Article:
Months before the Pallister government ordered Manitoba Public Insurance to extend an existing compensation agreement with brokers, the corporation told the province that it was no longer willing to pay commissions for little or no work.

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This article was published 25/6/2019 (843 days ago), so information in it may no longer be current.

Months before the Pallister government ordered Manitoba Public Insurance to extend an existing compensation agreement with brokers, the corporation told the province that it was no longer willing to pay commissions for little or no work.

In a briefing note to government dated Aug. 31, 2018, MPI explained why it felt the agreement, negotiated in 2012, was too rich.



"In negotiating a new broker accord, the Corporation will not entertain a new minimum compensation guarantee," according to the briefing note, authored by Ward Keith, a now-retired MPI vice-president.

"Doing so would equate to paying broker compensation for work not performed, and cannot be reasonably justified from (a) ratepayer perspective except as it may relate to maintaining the financial viability of MPI's rural broker distribution network in communities where the Corporation does not otherwise have a physical presence, and for which alternative strategies will be developed."

At the time Keith wrote the note, brokers were guaranteed $83 million annually from MPI under the remuneration model. Brokers received sales commissions totalling $85.6 million in 2018-19, according to the most recent MPI annual report.

The two-year extension — to Feb. 28, 2021 — granted to brokers last fall was directed by government despite MPI's objections, according to documents obtained by the Free Press. It calls for annual inflationary increases. On March 1, 2019, the Consumer Price Index rose by 1.9 per cent.

About a month before the contract extension was granted, MPI president and CEO Ben Graham laid out the corporation's rationale for wishing to lower the guaranteed annual amount paid to brokers in a lengthy email to then-deputy Crown Services minister Grant Doak.

He explained to Doak that MPI wanted to change the compensation model so as to eliminate so-called "trailing commissions" paid to brokers on policies and driver's licences in non-renewal years. Such commissions are worth tens of millions of dollars annually to brokers. The corporation would partially offset this loss in revenue by increasing commissions paid on new auto insurance policies and other enhancements.

However, the net outcome would have seen total compensation to the province's approximately 300 brokerages reduced in 2017-18 by $10 million to $12 million.

Needless to say, the Insurance Brokers Association of Manitoba was not impressed. It had been asking for a $10 million increase, according to documents obtained by the Free Press through the provincial NDP.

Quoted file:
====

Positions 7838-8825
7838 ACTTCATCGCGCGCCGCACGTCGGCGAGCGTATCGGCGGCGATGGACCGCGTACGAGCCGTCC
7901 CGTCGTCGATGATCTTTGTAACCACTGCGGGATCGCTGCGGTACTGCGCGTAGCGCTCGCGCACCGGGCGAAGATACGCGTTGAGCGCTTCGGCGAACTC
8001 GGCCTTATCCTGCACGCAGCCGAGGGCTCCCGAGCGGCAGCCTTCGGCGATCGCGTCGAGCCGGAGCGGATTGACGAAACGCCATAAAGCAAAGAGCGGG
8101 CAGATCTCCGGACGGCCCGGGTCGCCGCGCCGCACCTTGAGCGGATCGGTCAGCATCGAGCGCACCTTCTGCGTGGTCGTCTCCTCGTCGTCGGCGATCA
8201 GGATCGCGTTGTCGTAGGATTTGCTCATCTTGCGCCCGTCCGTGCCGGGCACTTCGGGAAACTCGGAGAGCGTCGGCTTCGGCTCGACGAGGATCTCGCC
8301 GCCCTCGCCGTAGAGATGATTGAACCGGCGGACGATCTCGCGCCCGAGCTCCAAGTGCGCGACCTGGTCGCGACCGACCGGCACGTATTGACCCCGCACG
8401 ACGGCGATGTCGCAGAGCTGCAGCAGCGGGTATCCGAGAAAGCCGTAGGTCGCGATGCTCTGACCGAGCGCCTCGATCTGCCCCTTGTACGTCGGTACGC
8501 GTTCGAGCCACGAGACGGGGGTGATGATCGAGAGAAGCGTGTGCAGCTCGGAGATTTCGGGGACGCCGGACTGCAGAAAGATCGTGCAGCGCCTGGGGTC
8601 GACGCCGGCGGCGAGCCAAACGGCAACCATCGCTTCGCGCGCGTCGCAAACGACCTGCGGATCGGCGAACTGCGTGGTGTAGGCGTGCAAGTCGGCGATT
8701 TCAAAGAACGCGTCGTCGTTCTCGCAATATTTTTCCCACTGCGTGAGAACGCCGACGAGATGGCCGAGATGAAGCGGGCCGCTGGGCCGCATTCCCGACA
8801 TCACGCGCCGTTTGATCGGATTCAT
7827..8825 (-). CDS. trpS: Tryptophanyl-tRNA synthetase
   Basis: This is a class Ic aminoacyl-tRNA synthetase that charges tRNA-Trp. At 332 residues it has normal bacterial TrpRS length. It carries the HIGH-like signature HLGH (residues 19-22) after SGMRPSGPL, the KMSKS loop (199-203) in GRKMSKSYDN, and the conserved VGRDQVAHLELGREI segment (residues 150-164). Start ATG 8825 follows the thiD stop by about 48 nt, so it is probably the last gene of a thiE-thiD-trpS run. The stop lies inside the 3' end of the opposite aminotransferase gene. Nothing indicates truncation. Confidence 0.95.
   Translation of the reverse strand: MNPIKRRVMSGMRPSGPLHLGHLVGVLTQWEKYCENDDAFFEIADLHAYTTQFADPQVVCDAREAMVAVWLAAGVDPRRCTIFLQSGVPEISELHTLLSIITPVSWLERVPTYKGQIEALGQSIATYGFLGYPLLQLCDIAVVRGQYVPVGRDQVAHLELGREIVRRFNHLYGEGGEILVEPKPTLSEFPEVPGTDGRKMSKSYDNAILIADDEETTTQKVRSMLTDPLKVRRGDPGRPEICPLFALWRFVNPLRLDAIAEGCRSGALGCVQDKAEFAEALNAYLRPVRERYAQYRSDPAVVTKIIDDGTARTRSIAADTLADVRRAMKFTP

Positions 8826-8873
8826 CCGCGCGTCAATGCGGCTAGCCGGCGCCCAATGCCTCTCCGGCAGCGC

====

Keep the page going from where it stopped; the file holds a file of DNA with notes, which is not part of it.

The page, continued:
In an email to the Free Press Tuesday, IBAM CEO Grant Wainikka said if MPI had implemented its proposed remuneration model, the livelihoods of brokers would have been placed at risk.

"The upshot of a $10 million-$12 million reduction would be a number of business failures and private-sector layoffs across the province," and "many Manitobans" would not have had a local option to purchase insurance of any kind, he said.

Wainikka said the corporation "enjoys an enviable distribution model where brokers are compensated only when they deliver revenue to MPI."

All costs of running a brokerage, including salaries, storefronts, pensions, training, IT equipment, "are paid for by the small-business broker as opposed to the taxpayer," he said. "We believe there are many benefits to this model."

As the Free Press has reported, brokers are insisting that all future online insurance and driver's licence sales go through them once a web-based transaction system is created. According to internal MPI communications, the Pallister government has directed that this occur.

MPI has estimated that such a move would cost the Crown corporation an additional $23 million over a five-year period in commissions. It has also projected that if brokers were bypassed completely in online sales, the corporation could save $237 million over five years, the equivalent of a 4.4 per cent reduction in basic Autopac rates.

Manitobans are keen to do business with MPI online, the corporation says. But its dispute with brokers over compensation for online transactions has delayed the introduction of such services.

Larry Kusch

Larry Kusch
Legislature reporter

Larry Kusch didn’t know what he wanted to do with his life until he attended a high school newspaper editor’s workshop in Regina in the summer of 1969 and listened to a university student speak glowingly about the journalism program at Carleton University in Ottawa.

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